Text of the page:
Boswellia serrata: Used largely as an arthritis remedy, Boswellia is a moderate to large branching tree found in India, Northern Africa, and the Middle East. Strips of bark are peeled away, yielding a gummy oleo-resin which contains oils, terpenoids, and gum. Up to 16 percent of the resin is essential oil, the majority being alpha thujene and p-cymene. Four pentacyclic triterpene acids are also present, with beta-Boswellic acid being the major constituent. Extracts of this gummy exudate have been traditionally used in the Ayurvedic system of medicine as an anti-arthritic. In vitro testing revealed Boswellia specifically, and in a dose-dependent manner, blocks the synthesis of pro-inflammatory 5-lipoxygenase products, including 5-hydroxyeicosatetraenoic acid (5-HETE) and leukotriene B4 (LTB4), which cause bronchoconstriction, chemotaxis, and increased vascular permeability. Other anti-inflammatory plant constituents, such as quercetin, also block this enzyme, but they do so in a more general fashion, as an antioxidant; whereas, Boswellia seems to be a specific inhibitor of 5-lipoxygenase. Human clinical studies are woefully lacking for this substance, and need to be conducted to better elucidate its effects in humans, as well as to determine optimal dosing. Animal and in vitro studies suggest it is useful for many inflammatory and bronchoconstrictive conditions. (2)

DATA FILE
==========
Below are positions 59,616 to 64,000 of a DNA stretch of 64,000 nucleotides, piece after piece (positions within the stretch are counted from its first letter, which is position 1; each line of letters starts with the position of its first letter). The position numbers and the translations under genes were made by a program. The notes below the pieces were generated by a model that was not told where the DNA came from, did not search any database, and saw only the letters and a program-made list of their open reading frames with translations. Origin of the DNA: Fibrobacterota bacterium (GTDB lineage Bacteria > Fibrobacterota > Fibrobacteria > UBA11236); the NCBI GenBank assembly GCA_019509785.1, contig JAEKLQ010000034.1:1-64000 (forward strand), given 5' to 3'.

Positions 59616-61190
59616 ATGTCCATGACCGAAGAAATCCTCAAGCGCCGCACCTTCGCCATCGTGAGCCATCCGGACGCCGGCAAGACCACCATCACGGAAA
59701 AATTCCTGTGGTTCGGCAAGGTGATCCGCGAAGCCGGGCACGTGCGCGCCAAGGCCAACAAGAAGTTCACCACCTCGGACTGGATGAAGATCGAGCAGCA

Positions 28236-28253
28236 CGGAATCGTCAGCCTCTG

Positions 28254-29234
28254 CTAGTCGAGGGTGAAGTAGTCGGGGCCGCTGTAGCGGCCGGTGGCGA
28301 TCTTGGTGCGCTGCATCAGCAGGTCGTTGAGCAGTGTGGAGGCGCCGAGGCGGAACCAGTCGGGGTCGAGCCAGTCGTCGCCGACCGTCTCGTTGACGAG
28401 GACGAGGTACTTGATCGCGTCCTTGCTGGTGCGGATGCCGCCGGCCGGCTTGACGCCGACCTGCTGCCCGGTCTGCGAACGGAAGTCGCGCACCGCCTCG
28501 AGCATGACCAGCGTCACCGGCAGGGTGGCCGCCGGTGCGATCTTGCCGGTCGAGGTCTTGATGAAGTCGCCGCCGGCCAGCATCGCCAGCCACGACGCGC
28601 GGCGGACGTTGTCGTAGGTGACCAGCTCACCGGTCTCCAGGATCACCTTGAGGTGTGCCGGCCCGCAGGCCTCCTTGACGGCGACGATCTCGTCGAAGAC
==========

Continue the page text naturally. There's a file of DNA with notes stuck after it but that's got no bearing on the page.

Melatonin: Matteo L. Cagnoni at the Dept of Dermatology University of Siena, Italy, writes: "We are presently studying the effects of Melatonin in the treatment of chronic refractary sarcoidosis. We have treated with Melatonin two cases of chronic refractary sarcoidosis unresponsive to long-term steroidal therapy. A more detailed report on this research has appeared in The Lancet November 4, Vol 346, pp 1229-1230, 1995."